Nansemond Indian Nation Regains Ancestral Land From Suffolk

Chesapeake Bay Foundation Supports Tribe’s Vision for Conservation & Education

The Suffolk City Council voted 7-1 Wednesday to transfer a 71-acre site to the Nansemond Indian Nation, ending a decades-long effort to regain what is considered the Tribe’s cultural heart. 

The site known as Mattanock Town never left the spirits of the Nansemond Indian Nation even after centuries of displacement that date back to the arrival of colonists in the 1600s, according to the Tribe. The Tribe’s name means "Fishing Point," which comes from the Coastal Algonquian language spoken by their ancestors, who lived in settlements along the Nansemond River for thousands of years.  

In 2018, after receiving federal recognition, the Tribe presented a renewed vision to Suffolk City Council to restore the land through conservation and education. The Nansemond Indian Nation has focused efforts to heal and deepen their physical connection to their ancestral riverfront land through a variety of projects including oyster gardening, community events, and tree plantings. 

Earlier this year, the first tree planting in Mattanock Town took place. On March 1, the Tribe, volunteers, and representatives from the Department of Forestry and the Chesapeake Bay Foundation planted dozens of native trees along the Nansemond River. This kicked off a multi-day project where a total of 450 native trees are expected to be planted.

For more information on the Nansemond Indian Nation and their vision for cultural revitalization through river stewardship, check out the Tribe’s story map, Indigenous Life On The Nansemond River.  The public is encouraged to visit the site in August for the Tribe’s annual Powwow.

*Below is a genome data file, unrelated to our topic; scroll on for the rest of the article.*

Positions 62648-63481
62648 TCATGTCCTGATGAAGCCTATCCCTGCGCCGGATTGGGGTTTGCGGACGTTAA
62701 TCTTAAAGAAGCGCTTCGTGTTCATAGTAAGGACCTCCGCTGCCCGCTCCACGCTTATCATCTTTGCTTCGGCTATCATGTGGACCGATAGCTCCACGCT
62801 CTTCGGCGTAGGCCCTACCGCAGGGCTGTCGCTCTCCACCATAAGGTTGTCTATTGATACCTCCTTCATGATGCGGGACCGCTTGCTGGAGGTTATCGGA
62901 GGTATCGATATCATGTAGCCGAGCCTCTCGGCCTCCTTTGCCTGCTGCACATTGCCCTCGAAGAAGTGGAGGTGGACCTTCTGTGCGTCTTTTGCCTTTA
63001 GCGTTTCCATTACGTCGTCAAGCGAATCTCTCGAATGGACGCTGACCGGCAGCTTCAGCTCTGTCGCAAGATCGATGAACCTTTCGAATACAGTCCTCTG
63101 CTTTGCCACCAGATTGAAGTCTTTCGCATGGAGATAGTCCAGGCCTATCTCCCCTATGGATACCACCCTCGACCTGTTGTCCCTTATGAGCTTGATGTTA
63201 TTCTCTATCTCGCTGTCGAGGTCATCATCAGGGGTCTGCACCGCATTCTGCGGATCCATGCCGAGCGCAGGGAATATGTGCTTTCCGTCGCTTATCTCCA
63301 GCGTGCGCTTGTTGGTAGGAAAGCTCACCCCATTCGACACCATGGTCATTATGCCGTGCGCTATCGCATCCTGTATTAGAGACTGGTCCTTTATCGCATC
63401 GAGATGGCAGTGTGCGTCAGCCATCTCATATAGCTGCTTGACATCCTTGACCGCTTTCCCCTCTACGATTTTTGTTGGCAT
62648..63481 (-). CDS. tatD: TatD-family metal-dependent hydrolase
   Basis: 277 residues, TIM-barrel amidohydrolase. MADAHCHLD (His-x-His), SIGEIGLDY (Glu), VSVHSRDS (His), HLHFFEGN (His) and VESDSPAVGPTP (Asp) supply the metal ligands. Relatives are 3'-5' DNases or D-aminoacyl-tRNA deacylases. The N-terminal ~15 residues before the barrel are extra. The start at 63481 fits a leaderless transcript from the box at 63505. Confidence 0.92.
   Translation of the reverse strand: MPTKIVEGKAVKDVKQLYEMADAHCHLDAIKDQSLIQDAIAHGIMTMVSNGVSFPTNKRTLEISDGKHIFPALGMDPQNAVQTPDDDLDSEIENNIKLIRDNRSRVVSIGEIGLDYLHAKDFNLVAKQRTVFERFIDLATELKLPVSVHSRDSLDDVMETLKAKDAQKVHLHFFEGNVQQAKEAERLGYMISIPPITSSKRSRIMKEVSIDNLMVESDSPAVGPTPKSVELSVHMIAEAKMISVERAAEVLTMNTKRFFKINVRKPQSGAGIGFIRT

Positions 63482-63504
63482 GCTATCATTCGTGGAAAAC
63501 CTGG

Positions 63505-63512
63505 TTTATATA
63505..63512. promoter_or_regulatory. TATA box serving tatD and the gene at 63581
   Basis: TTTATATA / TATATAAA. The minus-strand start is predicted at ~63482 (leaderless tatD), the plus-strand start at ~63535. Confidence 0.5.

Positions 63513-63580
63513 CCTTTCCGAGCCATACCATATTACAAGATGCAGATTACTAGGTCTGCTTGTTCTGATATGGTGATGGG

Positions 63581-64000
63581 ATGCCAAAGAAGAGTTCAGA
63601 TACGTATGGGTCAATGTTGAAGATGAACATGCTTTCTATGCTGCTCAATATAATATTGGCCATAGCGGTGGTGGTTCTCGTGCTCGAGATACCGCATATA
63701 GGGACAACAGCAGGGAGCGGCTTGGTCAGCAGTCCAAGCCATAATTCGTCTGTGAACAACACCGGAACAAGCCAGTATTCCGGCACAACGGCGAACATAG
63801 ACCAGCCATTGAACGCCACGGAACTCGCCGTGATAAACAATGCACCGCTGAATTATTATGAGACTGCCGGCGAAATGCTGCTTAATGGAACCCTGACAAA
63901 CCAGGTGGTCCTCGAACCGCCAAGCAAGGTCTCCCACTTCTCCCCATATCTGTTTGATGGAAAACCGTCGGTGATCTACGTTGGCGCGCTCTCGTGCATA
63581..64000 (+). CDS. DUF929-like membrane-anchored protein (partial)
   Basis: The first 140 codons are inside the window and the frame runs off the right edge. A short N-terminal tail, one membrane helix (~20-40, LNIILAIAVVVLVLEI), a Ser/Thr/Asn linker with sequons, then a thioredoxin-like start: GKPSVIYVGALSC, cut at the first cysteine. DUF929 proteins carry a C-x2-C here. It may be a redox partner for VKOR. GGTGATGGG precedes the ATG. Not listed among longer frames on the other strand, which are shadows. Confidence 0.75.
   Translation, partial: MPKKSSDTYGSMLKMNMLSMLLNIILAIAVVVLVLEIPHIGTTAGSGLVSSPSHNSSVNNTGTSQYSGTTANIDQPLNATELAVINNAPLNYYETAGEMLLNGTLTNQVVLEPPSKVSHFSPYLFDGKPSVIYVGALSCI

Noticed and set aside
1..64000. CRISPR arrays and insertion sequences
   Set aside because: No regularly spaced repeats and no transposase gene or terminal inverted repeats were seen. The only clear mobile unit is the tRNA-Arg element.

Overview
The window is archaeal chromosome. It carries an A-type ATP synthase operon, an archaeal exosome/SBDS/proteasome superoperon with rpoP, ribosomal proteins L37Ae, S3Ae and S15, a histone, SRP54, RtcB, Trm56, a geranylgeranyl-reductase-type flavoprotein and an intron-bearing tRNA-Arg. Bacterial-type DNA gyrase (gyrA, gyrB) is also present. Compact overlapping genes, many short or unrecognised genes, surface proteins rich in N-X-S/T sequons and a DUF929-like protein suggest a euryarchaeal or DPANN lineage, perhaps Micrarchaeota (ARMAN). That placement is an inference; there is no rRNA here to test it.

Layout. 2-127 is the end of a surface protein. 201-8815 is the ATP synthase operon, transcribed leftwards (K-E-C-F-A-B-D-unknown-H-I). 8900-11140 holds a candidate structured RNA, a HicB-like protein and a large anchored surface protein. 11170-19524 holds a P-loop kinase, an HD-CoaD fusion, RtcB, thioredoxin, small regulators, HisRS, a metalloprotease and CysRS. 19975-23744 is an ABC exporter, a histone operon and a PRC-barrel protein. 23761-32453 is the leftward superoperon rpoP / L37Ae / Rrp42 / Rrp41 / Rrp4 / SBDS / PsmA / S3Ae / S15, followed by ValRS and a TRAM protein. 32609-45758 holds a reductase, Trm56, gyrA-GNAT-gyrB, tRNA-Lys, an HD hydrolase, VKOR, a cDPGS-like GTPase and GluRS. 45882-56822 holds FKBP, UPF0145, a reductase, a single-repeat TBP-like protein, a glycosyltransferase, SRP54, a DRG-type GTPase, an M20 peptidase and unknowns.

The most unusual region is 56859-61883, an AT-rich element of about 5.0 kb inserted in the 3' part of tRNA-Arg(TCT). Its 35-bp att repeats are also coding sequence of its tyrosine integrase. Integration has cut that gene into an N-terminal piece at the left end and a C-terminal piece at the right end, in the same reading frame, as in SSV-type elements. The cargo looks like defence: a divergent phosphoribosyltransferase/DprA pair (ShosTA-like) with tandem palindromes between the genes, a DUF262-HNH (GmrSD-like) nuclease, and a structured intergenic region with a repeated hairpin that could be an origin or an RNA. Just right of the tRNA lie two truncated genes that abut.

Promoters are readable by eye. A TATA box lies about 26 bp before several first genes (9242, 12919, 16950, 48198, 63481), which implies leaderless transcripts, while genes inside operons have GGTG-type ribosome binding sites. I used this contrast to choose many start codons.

Chesapeake Bay Foundation Hampton Roads Director Christy Everett issued the following statement: 

“This is an incredibly exciting time for the Nansemond Indian Nation, an exceptional steward of Mattanock Town. We applaud the Suffolk City Council’s return of the native land of the Nansemond Indian Nation to the Tribe, a critical member of our community. The Tribe and so many partners have worked hard for years to restore the heavily damaged site, and we look forward to continue to work with the Tribe to make their conservation vision a reality.”

Nansemond Indian Nation Chief Keith Anderson issued the following statement: 

“The sacred land where our ancestors once thrived has finally returned back to us. We celebrate this day and look forward to continue conserving and deepening our physical and spiritual connection to the land.”


Vanessa Remmers

Virginia Communications & Media Relations Manager, CBF

[email protected]

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